This is a reconstruction of the argument between Kripke and Quine about the connection between rigid designators and essentialism.
(i) A term is a rigid designator if it picks out the same property, n in all possible world-states in which the object o containing that property exists.
(ii) A property P is essential to an object o when the claim it is necessary that if o exists then o is P, is true
(iii) If n is a rigid designator of o, and F is a predicate expressing the property P, then the claim that P is an essential property of o is the equivalent to the claim it is necessary that if n exists, then n is F.
(iv) There will be some terms t that refer to o which make the sentence it is necessary that if t exists, then t is F false.
(v) There is no principled, non- arbitrary way of selecting, for an arbitrary object o and property P, what sort of term t should be used to underwrite claims to the effect that o did, or did not, have P essentially.
(vi) So, objects have or lack properties essentially only relative to ways of describing them.
I think that there is a problem with premise (iv). It is necessary that if I, Natalie exist, then I am a human. This is true because it is the case that in all possible worlds, to be considered Natalie, it is a necessary property to be human. I could also say that it is necessary that if I exist, then I have a dog named Arthur. This is false because it could be the case that in some possible world I do not have a dog, or I have a dog and his name is Bob, etc. This tells me that the property of having a dog named Arthur is not an essential property of being Natalie. So then having a dog named Arthur is not a rigid designator of Natalie.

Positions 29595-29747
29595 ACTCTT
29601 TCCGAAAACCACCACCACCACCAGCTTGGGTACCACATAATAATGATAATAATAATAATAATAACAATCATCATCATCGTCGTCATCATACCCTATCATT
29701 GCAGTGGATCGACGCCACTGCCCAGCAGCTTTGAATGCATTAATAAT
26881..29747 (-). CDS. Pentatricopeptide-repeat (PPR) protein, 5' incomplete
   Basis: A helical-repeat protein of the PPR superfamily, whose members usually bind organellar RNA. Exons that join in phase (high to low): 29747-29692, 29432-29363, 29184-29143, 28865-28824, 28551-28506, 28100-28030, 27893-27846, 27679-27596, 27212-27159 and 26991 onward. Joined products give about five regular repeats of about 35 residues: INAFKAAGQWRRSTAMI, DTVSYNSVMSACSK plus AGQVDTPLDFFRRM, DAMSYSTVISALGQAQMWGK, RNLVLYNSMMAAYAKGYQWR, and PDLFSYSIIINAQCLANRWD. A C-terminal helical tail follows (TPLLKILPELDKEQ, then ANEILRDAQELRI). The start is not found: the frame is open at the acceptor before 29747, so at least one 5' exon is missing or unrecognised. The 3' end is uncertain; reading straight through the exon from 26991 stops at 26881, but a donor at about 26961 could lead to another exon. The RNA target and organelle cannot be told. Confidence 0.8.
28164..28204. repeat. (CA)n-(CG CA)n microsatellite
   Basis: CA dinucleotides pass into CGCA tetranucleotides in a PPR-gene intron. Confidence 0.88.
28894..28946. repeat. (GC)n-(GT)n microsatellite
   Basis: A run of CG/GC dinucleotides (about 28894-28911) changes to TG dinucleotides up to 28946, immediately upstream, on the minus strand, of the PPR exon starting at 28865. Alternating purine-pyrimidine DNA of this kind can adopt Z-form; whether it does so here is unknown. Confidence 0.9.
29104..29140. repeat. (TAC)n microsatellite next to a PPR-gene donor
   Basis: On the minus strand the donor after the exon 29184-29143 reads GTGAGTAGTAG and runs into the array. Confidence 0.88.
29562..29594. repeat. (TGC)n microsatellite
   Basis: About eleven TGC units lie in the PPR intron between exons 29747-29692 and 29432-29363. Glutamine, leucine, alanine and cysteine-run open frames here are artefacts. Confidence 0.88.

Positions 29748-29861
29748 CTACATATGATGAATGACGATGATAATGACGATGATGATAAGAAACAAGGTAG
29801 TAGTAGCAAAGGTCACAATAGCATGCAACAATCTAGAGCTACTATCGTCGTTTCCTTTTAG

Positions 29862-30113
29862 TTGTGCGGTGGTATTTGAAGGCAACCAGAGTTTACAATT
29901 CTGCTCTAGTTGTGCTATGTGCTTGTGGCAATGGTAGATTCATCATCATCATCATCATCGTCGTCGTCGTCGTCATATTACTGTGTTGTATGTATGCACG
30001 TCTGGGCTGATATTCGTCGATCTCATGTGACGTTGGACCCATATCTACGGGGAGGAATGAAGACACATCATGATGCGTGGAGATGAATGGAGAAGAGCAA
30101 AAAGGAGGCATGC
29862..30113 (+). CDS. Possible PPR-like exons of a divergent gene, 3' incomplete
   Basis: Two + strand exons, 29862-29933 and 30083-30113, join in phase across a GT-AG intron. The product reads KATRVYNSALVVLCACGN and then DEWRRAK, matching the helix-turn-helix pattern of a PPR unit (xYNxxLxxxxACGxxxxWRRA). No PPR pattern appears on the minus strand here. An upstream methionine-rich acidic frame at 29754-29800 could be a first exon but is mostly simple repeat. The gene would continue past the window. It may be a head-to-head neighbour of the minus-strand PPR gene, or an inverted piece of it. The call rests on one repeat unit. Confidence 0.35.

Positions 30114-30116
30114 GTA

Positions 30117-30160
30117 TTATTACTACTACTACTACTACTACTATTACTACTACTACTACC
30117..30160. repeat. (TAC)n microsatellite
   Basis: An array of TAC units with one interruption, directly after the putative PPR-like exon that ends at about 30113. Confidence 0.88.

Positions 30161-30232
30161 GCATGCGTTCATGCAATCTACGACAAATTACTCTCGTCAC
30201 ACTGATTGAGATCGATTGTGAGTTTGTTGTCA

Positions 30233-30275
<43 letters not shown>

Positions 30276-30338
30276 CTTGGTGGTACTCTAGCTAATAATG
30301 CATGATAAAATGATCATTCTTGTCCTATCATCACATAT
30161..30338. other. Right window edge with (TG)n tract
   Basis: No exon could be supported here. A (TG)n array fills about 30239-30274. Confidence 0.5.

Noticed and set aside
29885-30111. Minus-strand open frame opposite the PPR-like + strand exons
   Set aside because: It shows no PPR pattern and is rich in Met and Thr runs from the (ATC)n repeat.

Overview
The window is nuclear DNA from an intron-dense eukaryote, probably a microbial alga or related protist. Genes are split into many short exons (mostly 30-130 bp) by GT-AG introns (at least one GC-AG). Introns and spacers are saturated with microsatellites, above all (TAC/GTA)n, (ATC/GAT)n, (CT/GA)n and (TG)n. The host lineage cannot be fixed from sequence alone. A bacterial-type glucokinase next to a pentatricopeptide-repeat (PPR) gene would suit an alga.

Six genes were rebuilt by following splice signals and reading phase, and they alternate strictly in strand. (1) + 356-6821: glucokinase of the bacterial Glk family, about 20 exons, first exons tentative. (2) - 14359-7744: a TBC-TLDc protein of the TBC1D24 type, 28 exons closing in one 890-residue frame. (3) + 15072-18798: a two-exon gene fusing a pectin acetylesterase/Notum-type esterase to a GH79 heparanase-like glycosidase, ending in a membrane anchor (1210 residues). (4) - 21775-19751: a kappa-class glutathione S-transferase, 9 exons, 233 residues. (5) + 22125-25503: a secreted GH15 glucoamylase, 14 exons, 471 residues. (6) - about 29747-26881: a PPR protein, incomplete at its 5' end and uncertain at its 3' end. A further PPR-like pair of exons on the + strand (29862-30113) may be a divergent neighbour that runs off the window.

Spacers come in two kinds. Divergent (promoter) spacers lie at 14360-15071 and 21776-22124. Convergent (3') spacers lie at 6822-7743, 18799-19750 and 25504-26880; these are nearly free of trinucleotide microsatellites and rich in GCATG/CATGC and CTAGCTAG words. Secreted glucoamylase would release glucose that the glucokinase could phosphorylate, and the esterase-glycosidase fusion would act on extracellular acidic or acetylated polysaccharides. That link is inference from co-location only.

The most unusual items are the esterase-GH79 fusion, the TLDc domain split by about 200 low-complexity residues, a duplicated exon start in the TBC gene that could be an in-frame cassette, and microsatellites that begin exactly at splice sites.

Quine’s example gives two separate properties to an individual i, that make the sentence it is necessary that if t exists, then t is F false. It goes like this:
Let i be some individual who is both a brilliant mathematician and a champion cyclist, and suppose that the world’s greatest mathematician and the world’s greatest cyclist both designate i. Then (a) is false.
(a) it is necessary that: if the world’s greatest mathematician exists, then the world’s greatest mathematician is two-legged.
So, premise (iv) seems correct in claiming that there are some instances where the sentence it is necessary that if t exists, then t is F is false.
There seems to be something fishy with this example; if i is an individual that is rigidly designated by the properties brilliant mathematician and champion cyclist then wouldn’t (a) be true because if the world’s greatest mathematician is a champion cyclist, then it follows that the world’s greatest mathematician is two legged. So, I think that Quine’s example doesn’t necessarily prove premise (iv).